“Mr. Quintin, why is Avery’s head oval-shaped?” Maddie’s friend was taking a break from their play-date to get a drink of water as I was placing Avie back into her swing after feeding her. Partially to discourage further such questions, but also to answer her honestly, I included in my explanation words like calcified and hemorrhage and plagiocephaly. “Oh, I see. Can I please have some popcorn?” My plan worked.

Plagiocephaly-“a malformation of the head marked by an oblique slant to the main axis of the skull.” However, more recently, the term has been applied to any condition characterized by a persistent flatten spot on the back or side of the head. There were many factors that contributed to Avery’s case of plagiocephaly. Among them were her premature birth, her early brain hemorrhage (and subsequent surgeries to relieve the pressure exerted from the hydocephalus), and the fact that from very early on her head was placed such that she faced to the right. Due to these external factors, her skull began to harden with the right side being very flat. See, I wasn’t lying to Maddie’s friend.

We recently took Avie to Cranial Technologies, a clinic that treats this condition by way of a helmet called a DOC Band. When used early enough these helmets can usually provide a dramatic improvement in the shape of a baby’s skull.

The miracle of Avie being with us was enough for us to both say that we did not really care about the shape of her head. But then we considered what she will likely say in ten years, (or less) when her self-esteem is based largely on her appearance. So we decided that we would take her in for a consultation. Unfortunately, there are some complications with treating our baby. As of right now she doesn’t have enough strength to hold her head up for long so the addition of six more ounces would decrease her level of head control. And then there’s the issue of her shunt. If it were to become constricted then the results would almost definitely lead to her being hospitalized for another surgery. So the treatment of her plagiocephaly will depend on how long it takes her to build up enough strength to hold her head upright. The good news is that babies can be treated up to eighteen months and her adjusted age will be factored into her potential treatment. The bad news is that with the need for a very custom helmet to be made to accommodate her shunt, our price will likely increase dramatically. And with each day that passes the success of the treatment decreases. 

Perspective. Eight months ago we were worried about her mere survival. While we are still concerned about her current health, we are also able to now focus on her future appearance.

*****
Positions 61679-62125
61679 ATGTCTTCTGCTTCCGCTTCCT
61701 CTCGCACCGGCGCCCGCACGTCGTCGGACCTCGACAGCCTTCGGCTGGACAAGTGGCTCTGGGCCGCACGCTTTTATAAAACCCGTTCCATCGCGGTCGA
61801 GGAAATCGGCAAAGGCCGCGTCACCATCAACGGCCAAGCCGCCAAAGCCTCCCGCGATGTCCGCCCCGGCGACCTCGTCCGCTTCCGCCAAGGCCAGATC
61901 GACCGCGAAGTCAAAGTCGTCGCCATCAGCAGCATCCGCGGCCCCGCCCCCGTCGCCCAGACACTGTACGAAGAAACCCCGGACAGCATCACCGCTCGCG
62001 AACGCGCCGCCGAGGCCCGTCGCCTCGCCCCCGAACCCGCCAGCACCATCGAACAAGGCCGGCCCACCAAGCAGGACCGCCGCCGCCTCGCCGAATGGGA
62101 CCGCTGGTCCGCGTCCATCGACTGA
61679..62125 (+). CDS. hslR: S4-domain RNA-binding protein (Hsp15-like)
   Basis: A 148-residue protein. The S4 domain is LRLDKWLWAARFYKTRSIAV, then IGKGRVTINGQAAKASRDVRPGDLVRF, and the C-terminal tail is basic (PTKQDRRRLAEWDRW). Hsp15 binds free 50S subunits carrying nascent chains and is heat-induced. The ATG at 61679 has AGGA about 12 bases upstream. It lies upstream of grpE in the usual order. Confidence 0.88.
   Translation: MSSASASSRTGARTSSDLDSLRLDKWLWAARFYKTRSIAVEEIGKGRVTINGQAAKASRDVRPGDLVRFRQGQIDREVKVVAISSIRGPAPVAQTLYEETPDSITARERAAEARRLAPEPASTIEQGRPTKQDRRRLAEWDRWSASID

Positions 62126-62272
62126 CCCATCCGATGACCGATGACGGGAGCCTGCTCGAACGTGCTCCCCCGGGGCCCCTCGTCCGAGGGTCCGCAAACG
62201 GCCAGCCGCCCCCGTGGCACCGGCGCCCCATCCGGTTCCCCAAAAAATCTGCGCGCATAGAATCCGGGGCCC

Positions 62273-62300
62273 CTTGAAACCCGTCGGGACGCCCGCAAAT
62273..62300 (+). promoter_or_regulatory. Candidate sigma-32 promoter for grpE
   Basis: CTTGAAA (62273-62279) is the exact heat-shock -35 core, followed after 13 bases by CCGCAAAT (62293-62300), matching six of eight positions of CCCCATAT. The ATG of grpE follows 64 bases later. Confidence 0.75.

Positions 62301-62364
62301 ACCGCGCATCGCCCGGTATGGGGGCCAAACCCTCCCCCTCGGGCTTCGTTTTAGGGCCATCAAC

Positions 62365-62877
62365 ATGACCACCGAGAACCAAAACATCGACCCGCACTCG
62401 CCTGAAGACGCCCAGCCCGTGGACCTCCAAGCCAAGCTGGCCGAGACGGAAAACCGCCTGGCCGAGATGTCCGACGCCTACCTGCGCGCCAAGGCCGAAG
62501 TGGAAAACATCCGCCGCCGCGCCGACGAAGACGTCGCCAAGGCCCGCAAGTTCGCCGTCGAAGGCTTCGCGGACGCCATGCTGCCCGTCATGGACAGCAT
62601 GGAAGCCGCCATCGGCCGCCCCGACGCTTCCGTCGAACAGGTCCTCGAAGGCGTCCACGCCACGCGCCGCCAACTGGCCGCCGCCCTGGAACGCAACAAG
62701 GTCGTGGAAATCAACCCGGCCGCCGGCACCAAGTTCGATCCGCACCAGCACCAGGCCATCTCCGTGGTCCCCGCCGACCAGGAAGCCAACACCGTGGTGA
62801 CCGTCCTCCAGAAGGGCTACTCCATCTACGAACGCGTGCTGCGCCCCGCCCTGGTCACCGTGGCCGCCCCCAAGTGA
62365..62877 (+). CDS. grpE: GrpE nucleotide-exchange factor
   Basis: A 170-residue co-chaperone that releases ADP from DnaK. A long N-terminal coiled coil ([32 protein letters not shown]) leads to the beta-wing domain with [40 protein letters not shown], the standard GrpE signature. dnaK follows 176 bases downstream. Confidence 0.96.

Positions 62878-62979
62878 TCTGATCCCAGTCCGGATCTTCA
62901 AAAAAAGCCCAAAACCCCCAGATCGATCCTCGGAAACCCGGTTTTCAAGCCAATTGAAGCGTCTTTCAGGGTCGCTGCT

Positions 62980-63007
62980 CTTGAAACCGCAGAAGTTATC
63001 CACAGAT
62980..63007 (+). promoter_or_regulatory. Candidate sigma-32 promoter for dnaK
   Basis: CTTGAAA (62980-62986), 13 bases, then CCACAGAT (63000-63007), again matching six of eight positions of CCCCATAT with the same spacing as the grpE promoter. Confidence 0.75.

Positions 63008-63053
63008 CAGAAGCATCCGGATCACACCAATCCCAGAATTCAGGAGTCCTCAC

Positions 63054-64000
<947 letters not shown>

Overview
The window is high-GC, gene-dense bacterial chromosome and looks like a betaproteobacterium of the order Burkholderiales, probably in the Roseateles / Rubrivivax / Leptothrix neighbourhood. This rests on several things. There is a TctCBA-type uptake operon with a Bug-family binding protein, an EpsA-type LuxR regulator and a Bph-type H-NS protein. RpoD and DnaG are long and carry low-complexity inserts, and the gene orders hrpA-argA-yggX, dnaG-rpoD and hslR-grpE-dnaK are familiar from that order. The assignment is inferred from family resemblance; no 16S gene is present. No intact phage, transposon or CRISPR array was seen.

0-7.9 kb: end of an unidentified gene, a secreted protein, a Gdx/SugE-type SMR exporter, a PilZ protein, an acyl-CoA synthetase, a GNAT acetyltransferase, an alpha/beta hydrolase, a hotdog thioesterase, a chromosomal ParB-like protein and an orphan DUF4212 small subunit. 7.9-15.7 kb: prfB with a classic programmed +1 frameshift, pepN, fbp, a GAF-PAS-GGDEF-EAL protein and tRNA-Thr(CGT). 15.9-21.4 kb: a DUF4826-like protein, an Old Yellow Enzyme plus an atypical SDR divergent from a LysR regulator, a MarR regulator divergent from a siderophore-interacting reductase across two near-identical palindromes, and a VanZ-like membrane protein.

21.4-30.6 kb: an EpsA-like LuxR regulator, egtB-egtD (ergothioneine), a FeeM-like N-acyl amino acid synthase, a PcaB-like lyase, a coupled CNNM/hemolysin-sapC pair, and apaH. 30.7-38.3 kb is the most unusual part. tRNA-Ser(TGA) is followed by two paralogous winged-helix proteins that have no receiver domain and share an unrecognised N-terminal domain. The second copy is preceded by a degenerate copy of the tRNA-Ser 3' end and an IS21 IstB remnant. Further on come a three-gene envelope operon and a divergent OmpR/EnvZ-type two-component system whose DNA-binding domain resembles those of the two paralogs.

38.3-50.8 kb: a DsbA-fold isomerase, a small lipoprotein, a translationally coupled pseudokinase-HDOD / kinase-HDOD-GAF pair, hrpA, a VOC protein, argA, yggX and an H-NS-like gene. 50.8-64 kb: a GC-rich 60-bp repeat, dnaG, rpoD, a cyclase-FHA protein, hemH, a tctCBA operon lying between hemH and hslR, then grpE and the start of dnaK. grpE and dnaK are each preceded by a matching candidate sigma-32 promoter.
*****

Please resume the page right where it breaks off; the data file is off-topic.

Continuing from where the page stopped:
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7 Responses to Plagiocephaly

  1. Tammy Tanner says:

    I am so glad that Avery is doing well…I have thought about her often and check this blog on a regular basis for updates on her…

    Thank you for updating and I will continue to keep all of you in my thoughts and prayers.

  2. Tracy (Craig) Ronan says:

    Keeping you in my thoughts and prayers. My cousin’s son had a severe case of plagio and wore a DOC band for 18 months. My son had craniosynostosis. This is when one of the sutures in the skull fuses before birth. His head looked like a football until we had surgery to remove part of his skull. He wore a helmet (not the DOC) for about 3 months. If you get a helmet and insurance denies you, fight fight fight them! We had a fairly easy fight thankfully, but others do not. I will keep your family in my prayers. So glad she is doing well otherwise 🙂

  3. Stephanie says:

    Considering the warrior your daughter is, I think she is beautiful just the way she is! Thank you for updating Avery’s blog!


  4. yvonne says:

    I found your blog through the micro preemie group you joined. Thank you for your last post. We just started taking our 15 month-old preemies out more. The boys were 24 weekers and face many typical preemie issues. Aside from the usual questions, “are they walking yet?” (one isn’t even crawling) we get lots of questions about Sam’s glasses. A little girl asked why he wore them today. I told her that he needed them to see better. She then asked “why?” Remembering your post, I simply answered, “he’s severely nearsighted” with a smile. The little girl said, oh, and went off to play. Thanks again for your post!

  5. Nicole Malachowski says:

    I love you guys! Avery has been blessed with the finest parents in the world. Stay true to your heart in caring for her, and the path will continue to unfold in front of you. Hugs to beautiful Avery!

  6. Danielle says:

    I like Nicoles suggestion, “follow your heart and the path will unfold in front of you”. This is one of my personal challenges as we travel down your road. The unknown and the every day stress of trying to even out the plagiocephaly. Just know you are not alone, and with each day that passes we will get stronger in our walk….our prayers are forever with your family.

  7. The helmet is a great treatment for plagiocephaly. It has proven to be the most effective, and would certainly recommend the treatment if people had doubts on how effective it truly is.

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